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JOSE MOURINHO says Manchester United’s humiliation at Watford underlines how much work needs to be done to transform his spluttering side into title contenders.
Mourinho’s men crashed to their third successive defeat on Sunday as Watford’s shock 3-1 victory condemned United and their manager to an historically bad day.
It was the first time United had lost to Watford in 30 years and the first occasion Mourinho had been beaten in three consecutive matches since 2002 when he was in charge at Porto.
After defeats against bitter rivals Manchester City in the Premier League and then Feyenoord in the Europa League, all talk of a United renaissance has evaporated within the space of eight days.
But Mourinho insists he was already aware of United’s flaws during the three-match winning run that started his Old Trafford reign.
Specifically, he is concerned about the fragile way his players respond to adversity and the defence’s habit of making careless mistakes when they don’t adhere to his instructions.
“We started the season very well with the Community Shield and three victories in a row in the Premier League, the best start that a new manager has had at Manchester United I think,” Mourinho said.
“But was I thinking that my team was ready, perfect, unbeatable? Not at all.
“I was completely aware that we were not perfect, with lots of players who are not end products and can make their own mistakes.
“My doubt was how they could cope when the negative moment arrived. Some individuals feel the pressure too much.
“I know what is in my hands, the improvement of the team and individuals. I have to try to stop defensive mistakes.
“I knew I had a task. It is tactical but also mental. We have to improve no doubt.”
After falling behind to Etienne Capoue’s first half opener, United equalised through Marcus Rashford and looked the more likely winners until defensive errors allowed Juan Camilo Zuniga to fire Watford ahead in the 83rd minute.
Troy Deeney’s stoppage-time penalty rubbed salted into United’s wounds, but it was United leftback Luke Shaw’s failure to stop Watford’s second that most frustrated Mourinho.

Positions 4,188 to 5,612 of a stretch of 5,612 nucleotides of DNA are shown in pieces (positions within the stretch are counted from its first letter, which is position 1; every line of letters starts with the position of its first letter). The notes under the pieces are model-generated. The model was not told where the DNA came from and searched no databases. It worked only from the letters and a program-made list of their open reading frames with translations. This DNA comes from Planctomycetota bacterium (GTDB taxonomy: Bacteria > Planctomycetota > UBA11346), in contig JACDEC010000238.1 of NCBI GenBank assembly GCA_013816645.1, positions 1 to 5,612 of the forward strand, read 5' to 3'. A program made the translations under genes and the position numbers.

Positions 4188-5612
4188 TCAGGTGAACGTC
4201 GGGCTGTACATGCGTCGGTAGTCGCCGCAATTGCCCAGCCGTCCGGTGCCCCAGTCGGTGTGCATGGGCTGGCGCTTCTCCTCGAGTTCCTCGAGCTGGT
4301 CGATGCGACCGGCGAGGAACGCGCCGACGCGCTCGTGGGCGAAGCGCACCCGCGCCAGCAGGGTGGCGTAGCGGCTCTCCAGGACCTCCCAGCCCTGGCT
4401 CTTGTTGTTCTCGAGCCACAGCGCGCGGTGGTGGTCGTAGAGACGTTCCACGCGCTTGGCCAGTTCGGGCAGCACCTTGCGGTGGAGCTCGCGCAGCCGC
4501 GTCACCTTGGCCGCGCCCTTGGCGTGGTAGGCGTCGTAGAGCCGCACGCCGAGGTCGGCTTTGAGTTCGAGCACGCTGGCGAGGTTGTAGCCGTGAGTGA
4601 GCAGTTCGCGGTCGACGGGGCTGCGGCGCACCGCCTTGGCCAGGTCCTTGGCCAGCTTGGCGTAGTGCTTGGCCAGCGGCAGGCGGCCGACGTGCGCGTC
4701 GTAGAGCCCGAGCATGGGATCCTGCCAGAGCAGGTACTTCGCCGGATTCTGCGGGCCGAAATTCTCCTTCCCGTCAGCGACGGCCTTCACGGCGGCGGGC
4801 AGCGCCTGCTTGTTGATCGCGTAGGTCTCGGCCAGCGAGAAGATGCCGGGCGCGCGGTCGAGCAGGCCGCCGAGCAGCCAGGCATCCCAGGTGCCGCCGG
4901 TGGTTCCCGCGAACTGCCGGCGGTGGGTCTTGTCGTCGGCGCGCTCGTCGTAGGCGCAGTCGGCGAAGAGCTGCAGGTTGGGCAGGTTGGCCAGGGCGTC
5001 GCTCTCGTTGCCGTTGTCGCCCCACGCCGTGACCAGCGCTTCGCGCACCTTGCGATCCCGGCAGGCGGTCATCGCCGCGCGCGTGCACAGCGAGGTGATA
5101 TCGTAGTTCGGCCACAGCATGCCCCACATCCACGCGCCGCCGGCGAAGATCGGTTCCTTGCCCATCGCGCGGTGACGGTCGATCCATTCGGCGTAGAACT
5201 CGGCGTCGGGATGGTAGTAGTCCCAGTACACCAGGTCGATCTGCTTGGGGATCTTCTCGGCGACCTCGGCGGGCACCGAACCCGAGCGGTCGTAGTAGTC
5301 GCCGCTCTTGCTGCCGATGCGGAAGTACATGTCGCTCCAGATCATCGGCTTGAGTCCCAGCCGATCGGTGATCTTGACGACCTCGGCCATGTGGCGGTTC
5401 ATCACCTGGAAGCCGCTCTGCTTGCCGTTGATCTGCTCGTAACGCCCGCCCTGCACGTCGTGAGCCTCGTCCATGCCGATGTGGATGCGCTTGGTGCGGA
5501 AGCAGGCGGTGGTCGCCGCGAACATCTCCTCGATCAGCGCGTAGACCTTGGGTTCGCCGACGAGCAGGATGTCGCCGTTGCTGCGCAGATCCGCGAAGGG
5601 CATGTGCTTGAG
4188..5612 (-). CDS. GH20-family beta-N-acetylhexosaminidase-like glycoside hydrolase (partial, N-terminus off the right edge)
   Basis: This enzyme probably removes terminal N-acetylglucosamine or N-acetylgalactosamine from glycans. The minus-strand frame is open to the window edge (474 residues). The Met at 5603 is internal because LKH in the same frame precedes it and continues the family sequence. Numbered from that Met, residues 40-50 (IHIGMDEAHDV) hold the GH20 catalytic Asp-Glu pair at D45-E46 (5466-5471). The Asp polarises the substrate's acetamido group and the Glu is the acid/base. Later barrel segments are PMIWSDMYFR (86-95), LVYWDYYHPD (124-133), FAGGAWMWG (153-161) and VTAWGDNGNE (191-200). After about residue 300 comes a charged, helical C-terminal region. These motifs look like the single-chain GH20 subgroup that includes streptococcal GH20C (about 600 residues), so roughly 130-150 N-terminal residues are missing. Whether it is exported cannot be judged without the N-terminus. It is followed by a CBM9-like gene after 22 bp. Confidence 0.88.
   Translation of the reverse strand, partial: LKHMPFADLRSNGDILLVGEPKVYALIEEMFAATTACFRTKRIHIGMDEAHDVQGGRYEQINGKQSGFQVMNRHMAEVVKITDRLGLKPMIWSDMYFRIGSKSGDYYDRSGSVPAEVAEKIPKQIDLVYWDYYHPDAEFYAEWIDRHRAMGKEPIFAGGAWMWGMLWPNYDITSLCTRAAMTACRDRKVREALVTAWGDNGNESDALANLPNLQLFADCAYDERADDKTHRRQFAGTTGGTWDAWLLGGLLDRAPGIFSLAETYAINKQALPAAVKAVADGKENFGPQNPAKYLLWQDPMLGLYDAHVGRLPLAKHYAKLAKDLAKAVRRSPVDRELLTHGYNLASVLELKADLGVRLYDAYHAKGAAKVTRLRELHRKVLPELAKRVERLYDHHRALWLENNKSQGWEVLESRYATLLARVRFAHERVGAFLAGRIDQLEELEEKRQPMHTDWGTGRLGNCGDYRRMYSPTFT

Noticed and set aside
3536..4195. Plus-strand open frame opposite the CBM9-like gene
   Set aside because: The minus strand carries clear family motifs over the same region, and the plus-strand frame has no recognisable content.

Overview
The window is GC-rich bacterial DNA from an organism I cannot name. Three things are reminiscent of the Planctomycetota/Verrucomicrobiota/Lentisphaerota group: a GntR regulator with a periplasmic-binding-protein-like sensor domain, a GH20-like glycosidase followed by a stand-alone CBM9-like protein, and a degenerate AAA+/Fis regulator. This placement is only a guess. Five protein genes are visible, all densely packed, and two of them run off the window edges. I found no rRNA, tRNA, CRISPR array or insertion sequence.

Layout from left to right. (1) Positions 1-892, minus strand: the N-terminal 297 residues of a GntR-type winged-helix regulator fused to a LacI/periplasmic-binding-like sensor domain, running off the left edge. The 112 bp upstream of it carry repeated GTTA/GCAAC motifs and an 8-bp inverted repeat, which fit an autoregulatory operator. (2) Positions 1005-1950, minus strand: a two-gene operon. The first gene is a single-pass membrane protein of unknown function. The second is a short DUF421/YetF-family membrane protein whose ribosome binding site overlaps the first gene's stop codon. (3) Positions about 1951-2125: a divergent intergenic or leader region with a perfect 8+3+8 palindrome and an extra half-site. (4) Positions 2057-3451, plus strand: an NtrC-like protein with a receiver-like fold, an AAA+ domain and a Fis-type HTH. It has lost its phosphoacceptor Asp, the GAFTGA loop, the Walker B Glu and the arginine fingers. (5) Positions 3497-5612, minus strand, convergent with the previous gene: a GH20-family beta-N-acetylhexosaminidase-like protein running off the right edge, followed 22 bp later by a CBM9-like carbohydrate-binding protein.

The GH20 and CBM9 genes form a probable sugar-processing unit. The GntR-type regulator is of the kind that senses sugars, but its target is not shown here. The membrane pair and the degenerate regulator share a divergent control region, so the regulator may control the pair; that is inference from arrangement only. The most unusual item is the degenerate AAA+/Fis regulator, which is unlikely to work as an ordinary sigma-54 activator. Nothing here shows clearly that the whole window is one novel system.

“Their second goal is a mistake that goes against our plan and our training, because our intention was for their wing-backs to be pressed and not let them progress,” he said.
“And what happened was the guy gets the ball 20-25m away from our box and instead of being pressed, we give him the space to progress. (Nordin) Amrabat receives the ball and our leftback (Shaw) is 25m from him instead of five.
“But even at 25 you have to jump and go and press, but no, we wait. It’s something that doesn’t become perfect in a couple of weeks. So we have to improve, no doubt, individually and collectively.”
Mourinho was unable to confirm if French winger Anthony Martial suffered a concussion in a first half collision with Watford’s Daryl Janmaat.
Martial eventually came off holding his head after losing possession just before Watford’s first half and Mourinho criticised referee Michael Oliver for failing to give a freekick.
“You don’t ask me about that if you think that nothing happened,” Mourinho said.
“The referee’s crucial mistakes are not in my control, there is nothing I can do about that.”
Watford boss Walter Mazzarri could have been forgiven for revelling in Mourinho’s problems after the pair clashed when they were managers in Serie A.
But the Italian was happier that the impressive performance proved his methods can work in the Premier League.
“I’m pleased for my players. Most of all I’m happy because this will give us confidence. It means my work is having an impact,” he said.
“We were better than them and deserved the points. We prepared the game very well. We studied them all week.” – AFP
Spurs striker Harry Kane (right) shoots past Sunderland goalkeeper Jordan Pickford (centre) to score the only goal of yesterday’s English Premier League match at White Hart Lane.